19 states vow to sue over proposed fuel efficiency rollbacks

Audrey Hill
August 4, 2018

Less than a full day after the federal government announced its intention to freeze fuel-economy and tailpipe emissions standards, a number of states are ready to take this proposal to court.

Becerra and attorneys general from 16 other states sued in May to stop the EPA from scrapping standards that would have required vehicles by 2025 to achieve 36 miles per gallon (58 kilometers per gallon) in real-world driving, about 10 miles (16 kilometers) over the existing standards.

The proposal to roll back anti-pollution efforts is in line with President Donald Trump's decision past year to abandon the 2015 Paris Agreement, under which countries agreed to take steps to mitigate global warming. More than a dozen states follow California's standards, amounting to about 40 percent of the country's new-vehicle market. This, Chao and Wheeler argued, "strikes the appropriate regulatory balance between vehicle improvements, environmental benefits and safety".

Thirteen states, plus Washington, DC, have adopted California's standards.

The Obama-era rules also drove vehicle prices higher, since prior estimates fell short of what incremental improvements to fuel efficiency actually cost. In addition, it wants to do away with California's exemption to set its own standards. The administration's assertion that lighter, more fuel efficient cars are more unsafe has been disputed by transport experts.

"To the Trump administration: make no mistake about it - we are ready to use every legal tool at our disposal to protect the current vehicle emission standards", Becerra said July 19, responding to reports the waiver might be revoked.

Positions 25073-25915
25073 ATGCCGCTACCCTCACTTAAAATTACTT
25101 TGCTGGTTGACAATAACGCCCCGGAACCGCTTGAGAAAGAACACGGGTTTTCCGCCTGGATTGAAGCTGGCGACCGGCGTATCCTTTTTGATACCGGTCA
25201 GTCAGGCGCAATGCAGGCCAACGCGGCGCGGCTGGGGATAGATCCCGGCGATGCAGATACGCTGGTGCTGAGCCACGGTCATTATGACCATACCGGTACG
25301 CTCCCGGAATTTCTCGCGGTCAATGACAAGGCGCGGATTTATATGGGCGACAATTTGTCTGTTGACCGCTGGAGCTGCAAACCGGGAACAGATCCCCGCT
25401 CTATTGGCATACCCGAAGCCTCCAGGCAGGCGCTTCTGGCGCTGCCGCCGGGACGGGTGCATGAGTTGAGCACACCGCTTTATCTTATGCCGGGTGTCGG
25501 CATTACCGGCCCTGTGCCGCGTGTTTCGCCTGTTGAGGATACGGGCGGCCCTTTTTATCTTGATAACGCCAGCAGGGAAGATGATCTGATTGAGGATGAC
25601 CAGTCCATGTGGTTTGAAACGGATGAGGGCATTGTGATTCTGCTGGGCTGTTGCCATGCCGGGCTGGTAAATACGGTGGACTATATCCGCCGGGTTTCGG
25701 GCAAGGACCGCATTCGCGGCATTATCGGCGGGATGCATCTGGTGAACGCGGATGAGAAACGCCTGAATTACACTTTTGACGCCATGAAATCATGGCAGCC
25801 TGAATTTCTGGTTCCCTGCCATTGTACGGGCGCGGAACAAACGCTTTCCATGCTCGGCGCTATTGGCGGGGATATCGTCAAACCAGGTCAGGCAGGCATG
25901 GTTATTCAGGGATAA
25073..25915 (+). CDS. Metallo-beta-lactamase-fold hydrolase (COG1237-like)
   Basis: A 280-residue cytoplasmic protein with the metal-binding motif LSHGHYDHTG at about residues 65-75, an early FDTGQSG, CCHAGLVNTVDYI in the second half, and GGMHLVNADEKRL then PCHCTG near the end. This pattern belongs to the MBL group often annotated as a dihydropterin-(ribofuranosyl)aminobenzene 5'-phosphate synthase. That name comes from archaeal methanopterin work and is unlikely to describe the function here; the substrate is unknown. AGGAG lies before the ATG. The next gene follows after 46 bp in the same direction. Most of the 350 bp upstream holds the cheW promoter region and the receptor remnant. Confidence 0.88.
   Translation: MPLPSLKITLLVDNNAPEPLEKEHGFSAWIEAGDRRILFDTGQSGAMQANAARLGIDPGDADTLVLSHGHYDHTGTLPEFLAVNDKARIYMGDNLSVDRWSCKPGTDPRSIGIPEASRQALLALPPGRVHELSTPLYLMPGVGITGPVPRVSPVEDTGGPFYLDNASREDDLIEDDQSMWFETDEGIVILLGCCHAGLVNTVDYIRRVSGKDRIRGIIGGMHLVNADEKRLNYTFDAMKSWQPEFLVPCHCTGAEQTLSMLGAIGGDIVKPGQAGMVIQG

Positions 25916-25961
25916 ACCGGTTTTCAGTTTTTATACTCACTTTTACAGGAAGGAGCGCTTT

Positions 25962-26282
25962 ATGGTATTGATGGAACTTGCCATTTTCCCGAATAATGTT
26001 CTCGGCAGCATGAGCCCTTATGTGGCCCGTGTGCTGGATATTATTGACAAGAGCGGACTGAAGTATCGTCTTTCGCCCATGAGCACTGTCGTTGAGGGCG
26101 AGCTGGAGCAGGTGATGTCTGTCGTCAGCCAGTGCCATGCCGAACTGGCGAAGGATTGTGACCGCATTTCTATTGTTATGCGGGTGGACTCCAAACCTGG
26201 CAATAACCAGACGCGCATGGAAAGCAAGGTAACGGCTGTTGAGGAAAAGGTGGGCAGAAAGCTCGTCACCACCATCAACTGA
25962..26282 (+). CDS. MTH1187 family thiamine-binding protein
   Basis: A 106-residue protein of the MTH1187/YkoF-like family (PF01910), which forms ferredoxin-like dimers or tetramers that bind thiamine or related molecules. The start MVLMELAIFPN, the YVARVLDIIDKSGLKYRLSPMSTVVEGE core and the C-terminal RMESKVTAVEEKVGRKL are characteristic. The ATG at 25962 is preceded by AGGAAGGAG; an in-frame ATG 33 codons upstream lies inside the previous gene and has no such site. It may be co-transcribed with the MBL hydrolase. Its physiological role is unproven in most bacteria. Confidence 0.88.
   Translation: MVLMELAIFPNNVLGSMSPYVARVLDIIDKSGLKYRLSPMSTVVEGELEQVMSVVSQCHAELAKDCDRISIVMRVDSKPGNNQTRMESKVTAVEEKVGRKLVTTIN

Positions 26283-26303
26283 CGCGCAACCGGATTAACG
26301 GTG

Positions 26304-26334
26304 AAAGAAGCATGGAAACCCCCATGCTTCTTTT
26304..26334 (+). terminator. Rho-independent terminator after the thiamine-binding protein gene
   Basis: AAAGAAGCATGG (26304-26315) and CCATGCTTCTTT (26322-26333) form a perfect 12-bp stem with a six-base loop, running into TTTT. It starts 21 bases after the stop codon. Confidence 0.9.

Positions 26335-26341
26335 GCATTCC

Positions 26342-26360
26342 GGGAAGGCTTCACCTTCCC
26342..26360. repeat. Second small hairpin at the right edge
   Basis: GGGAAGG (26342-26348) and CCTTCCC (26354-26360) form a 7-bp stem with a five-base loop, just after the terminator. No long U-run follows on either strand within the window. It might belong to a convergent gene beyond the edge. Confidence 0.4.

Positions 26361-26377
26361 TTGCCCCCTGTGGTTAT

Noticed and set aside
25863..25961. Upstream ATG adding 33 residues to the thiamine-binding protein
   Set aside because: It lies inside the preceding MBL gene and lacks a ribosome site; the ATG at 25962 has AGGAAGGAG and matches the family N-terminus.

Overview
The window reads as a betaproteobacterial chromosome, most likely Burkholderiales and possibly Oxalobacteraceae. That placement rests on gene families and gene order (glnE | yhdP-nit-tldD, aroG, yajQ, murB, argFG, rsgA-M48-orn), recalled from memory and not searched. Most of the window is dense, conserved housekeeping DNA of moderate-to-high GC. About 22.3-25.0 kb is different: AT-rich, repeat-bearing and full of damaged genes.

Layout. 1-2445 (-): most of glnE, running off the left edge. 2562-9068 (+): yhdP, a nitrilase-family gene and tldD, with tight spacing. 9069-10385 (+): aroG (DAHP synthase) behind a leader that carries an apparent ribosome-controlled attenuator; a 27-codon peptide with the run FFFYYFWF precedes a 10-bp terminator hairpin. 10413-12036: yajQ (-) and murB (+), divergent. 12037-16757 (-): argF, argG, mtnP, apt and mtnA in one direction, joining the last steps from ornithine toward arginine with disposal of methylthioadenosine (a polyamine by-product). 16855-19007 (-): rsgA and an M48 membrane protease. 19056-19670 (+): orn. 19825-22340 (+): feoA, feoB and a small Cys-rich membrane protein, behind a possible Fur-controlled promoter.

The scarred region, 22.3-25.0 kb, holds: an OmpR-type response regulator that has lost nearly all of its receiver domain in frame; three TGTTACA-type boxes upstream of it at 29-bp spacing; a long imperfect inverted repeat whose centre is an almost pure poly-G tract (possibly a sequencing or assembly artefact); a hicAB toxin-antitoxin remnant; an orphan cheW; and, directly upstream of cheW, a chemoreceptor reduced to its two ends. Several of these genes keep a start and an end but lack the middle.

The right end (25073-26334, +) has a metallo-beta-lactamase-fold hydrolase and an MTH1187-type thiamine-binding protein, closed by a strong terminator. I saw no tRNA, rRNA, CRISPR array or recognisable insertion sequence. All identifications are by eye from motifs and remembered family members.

The rulemaking proposal also calls for one national standard and proposes to withdraw California's Clean Air Act Preemption Waiver, which already drew angry reactions from California.

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The Trump administration's proposal would freeze fuel-efficiency standards at 2020 levels - about 37 miles per gallon by 2026, down from the Obama administration's almost 47 mpg - and weaken electric vehicle mandates.

Democratic lawmakers and environmental groups argue the move will harm the environment, however.

If the proposed rule becomes final, it could roil the auto industry as it prepares for new model years and weaken one of the federal government's chief weapons against climate change - regulating emissions from cars and other vehicles. Electric cars and trucks still account for a tiny fraction of those sold, and driver preference for SUVs, along with relatively low gas prices, have inhibited progress there.

Deputy Administrator of the National Highway Transportation Safety Administration Heidi King said the average vehicle on the road in the U.S.is 12 years old and that the proposed rule would mean fewer accidents and injuries.

U.S. Rep. Alan Lowenthal, who represents Long Beach, noted this last week in a post on social media where he cast the White House's plan to freeze fuel efficiency standards as a "bitter misguided attack" on both California and the environment.

Sen. Dianne Feinstein said in a statement Thursday that there is no need to change the standards, and that the state is "not going to let him" change its emissions standards. The proposal also claims it will save up to 1,000 lives a year by encouraging people to buy safer, newer cars to replace older, less-safe cars. They've argued that the Obama-era standards Trump proposes to sweep aside are outdated, established when the USA was over-reliant on foreign oil, and that they don't reflect huge increases in US exports of crude oil and petroleum products since then. "Kicking California bullies out of the fuel economy playground will expand consumer choice, while making new cars more affordable".

Other reports by MaliBehiribAe

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